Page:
Timber Framing and “Post-and-Beam” Construction
Timber framing and “post-and-beam” construction are methods of building with heavy timbers rather than dimensional lumber such as 2″x4″s. Traditional timber framing is the method of creating structures using heavy carefully fitted mortise and tenon joints secured by large wooden pegs. It is commonplace in wooden buildings from the 19th century and earlier. The method comes from making things out of logs and tree trunks without modern high tech saws to cut lumber from the starting material stock. Using axes, adzes, and draw knives, hand-powered auger drill bits (bit and brace), artisans or farmers are able to assemble a building capable of bearing heavy weight without excessive use of interior supports. Since this building method has been used for thousands of years in many parts of the world, there are many styles of historic framing. These styles are often categorized by the type of foundation, walls, how and where the beams intersect, the use of curved timbers, and the roof framing details. Three basic types of timber frames in English-speaking countries are the box frame, cruck frame, and aisled frame.
In the United States and Canada, timber-frame construction has been revived since the 1970s, and is now experiencing a thriving renaissance of the ancient skills. Once a handcrafted skill passed down, timber-frame construction has now been modernized with the help of modern industrial tools. These machines and mass-production techniques have assisted growth and made for more affordable frames and shorter lead-times for projects.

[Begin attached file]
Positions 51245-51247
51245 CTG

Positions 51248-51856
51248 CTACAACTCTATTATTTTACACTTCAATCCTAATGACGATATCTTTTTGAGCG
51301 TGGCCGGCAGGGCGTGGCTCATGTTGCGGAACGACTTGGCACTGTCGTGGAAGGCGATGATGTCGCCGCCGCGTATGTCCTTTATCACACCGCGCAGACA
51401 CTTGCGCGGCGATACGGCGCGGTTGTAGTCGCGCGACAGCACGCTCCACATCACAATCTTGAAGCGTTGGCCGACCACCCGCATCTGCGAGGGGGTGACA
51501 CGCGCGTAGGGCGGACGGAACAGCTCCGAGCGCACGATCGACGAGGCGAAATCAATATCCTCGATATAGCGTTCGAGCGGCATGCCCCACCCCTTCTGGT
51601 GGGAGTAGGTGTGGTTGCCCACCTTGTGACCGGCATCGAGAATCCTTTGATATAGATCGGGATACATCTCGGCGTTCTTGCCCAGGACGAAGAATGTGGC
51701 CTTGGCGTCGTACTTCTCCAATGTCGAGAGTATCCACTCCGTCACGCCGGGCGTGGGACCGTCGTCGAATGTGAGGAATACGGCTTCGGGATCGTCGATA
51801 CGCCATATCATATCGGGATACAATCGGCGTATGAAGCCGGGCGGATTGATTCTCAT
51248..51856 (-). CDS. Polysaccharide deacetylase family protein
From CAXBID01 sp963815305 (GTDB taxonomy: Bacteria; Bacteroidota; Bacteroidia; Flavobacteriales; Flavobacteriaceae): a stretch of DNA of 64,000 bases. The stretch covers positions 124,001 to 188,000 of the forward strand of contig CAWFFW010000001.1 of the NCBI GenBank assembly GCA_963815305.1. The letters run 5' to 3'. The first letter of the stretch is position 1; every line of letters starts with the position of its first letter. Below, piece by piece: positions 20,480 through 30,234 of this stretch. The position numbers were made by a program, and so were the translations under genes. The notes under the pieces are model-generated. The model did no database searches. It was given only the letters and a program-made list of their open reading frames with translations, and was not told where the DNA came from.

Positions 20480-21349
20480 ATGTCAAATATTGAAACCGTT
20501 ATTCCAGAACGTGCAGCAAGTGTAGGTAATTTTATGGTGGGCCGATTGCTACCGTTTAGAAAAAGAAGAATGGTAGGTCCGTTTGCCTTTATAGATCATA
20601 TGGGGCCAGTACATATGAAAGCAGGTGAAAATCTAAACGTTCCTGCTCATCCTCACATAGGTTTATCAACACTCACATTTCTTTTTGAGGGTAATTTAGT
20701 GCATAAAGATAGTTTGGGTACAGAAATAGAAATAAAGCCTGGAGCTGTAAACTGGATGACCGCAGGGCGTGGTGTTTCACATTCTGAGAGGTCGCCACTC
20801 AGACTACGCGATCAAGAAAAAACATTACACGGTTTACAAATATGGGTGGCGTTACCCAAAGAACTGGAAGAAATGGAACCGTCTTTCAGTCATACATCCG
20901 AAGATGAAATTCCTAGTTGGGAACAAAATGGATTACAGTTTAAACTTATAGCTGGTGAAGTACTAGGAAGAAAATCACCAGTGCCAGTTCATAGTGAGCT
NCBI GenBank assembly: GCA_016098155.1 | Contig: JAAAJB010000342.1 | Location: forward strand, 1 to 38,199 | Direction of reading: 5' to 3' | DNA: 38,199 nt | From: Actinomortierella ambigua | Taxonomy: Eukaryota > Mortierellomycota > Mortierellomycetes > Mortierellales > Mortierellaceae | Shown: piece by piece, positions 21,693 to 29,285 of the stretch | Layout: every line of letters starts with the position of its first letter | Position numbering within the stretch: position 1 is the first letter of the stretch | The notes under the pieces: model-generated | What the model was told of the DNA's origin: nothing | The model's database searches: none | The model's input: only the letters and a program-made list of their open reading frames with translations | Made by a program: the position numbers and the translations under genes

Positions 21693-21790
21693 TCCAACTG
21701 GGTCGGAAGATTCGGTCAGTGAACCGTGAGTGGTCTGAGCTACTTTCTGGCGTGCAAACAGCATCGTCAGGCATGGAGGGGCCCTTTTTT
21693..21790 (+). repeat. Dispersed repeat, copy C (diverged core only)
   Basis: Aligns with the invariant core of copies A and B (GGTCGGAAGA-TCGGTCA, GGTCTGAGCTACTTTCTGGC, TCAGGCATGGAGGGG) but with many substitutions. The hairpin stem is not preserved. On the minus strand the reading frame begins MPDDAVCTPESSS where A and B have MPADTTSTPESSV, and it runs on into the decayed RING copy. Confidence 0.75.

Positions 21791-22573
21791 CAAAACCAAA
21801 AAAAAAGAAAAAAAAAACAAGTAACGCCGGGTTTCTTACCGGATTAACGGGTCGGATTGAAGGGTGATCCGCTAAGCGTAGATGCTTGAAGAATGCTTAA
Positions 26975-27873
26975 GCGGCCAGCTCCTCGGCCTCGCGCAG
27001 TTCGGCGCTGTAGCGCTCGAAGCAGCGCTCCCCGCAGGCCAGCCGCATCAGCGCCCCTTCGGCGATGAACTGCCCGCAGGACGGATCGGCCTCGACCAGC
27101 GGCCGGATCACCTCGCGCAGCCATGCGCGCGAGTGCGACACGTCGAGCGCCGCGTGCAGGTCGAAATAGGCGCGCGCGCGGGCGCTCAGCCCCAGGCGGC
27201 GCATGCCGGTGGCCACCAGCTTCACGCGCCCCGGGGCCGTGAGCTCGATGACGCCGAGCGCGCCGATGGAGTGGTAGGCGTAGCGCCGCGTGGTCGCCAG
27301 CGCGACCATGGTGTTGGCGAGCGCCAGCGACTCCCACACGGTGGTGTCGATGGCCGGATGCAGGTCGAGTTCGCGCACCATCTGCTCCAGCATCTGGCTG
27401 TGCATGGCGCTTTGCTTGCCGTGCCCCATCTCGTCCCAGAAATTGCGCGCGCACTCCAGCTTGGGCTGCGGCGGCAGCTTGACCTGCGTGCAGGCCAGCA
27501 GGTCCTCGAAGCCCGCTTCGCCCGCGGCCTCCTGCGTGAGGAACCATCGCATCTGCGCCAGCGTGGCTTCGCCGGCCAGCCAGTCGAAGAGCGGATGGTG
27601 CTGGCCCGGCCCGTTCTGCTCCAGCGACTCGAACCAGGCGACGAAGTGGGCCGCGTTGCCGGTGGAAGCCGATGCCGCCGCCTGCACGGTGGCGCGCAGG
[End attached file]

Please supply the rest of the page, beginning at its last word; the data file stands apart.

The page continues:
Timber-framed structures differ from conventional wood-framed buildings in several ways. Timber framing uses fewer, larger wooden members, commonly timbers in the range of 6″ to 12″) while common wood framing uses many more timbers with dimensions usually in the 2″ to 10″ range. The methods of fastening the frame members also differ. In conventional framing, the members are joined using nails or other mechanical fasteners, whereas timber framing uses the traditional mortise and tenon or more complex joints that are usually fastened using only wooden pegs. Modern complex structures and timber trusses often incorporate steel joinery such as gusset plates, for both structural and architectural purposes.
Recently, it has become common practice to enclose the timber structure entirely in manufactured panels such as SIPs (structural insulated panels). Although the timbers can only be seen from inside the building when so enclosed, construction is less complex and insulation is greater than in traditional timber building. Structural Insulated Panel construction uses composite members consisting of “an insulating foam core sandwiched between two structural facings, typically oriented strand board,” according to the Structural Insulated Panel Association. SIPs reduce dependency on bracing and auxiliary members, because the panels span considerable distances and add rigidity to the basic timber frame.
Autoclaved Aerated Concrete, Insulating Concrete Forms, and Compressed Earth Block are sometimes used to fill in timber frame structures. An alternate construction method is with concrete flooring with extensive use of glass. This allows a very solid construction combined with open architecture. Some firms have specialized in industrial prefabrication of such residential and light commercial structures.